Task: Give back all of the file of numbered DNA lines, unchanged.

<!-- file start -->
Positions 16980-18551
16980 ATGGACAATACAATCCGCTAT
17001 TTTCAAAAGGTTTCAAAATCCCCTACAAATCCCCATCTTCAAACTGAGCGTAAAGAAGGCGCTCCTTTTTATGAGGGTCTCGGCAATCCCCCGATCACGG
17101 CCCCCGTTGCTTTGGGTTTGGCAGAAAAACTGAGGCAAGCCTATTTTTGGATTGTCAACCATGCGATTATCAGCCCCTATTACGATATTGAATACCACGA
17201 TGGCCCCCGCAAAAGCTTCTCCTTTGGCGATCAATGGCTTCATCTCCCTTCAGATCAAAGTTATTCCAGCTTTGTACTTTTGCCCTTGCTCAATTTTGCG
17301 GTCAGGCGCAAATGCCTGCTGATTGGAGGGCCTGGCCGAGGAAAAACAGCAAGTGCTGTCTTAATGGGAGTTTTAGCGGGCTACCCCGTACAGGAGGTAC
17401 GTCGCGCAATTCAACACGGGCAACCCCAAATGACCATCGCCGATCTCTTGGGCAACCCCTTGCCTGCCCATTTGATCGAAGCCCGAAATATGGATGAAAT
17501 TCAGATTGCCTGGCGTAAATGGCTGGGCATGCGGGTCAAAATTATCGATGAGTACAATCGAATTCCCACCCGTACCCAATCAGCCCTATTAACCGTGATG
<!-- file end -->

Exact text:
Positions 16980-18551
16980 ATGGACAATACAATCCGCTAT
17001 TTTCAAAAGGTTTCAAAATCCCCTACAAATCCCCATCTTCAAACTGAGCGTAAAGAAGGCGCTCCTTTTTATGAGGGTCTCGGCAATCCCCCGATCACGG
17101 CCCCCGTTGCTTTGGGTTTGGCAGAAAAACTGAGGCAAGCCTATTTTTGGATTGTCAACCATGCGATTATCAGCCCCTATTACGATATTGAATACCACGA
17201 TGGCCCCCGCAAAAGCTTCTCCTTTGGCGATCAATGGCTTCATCTCCCTTCAGATCAAAGTTATTCCAGCTTTGTACTTTTGCCCTTGCTCAATTTTGCG
17301 GTCAGGCGCAAATGCCTGCTGATTGGAGGGCCTGGCCGAGGAAAAACAGCAAGTGCTGTCTTAATGGGAGTTTTAGCGGGCTACCCCGTACAGGAGGTAC
17401 GTCGCGCAATTCAACACGGGCAACCCCAAATGACCATCGCCGATCTCTTGGGCAACCCCTTGCCTGCCCATTTGATCGAAGCCCGAAATATGGATGAAAT
17501 TCAGATTGCCTGGCGTAAATGGCTGGGCATGCGGGTCAAAATTATCGATGAGTACAATCGAATTCCCACCCGTACCCAATCAGCCCTATTAACCGTGATG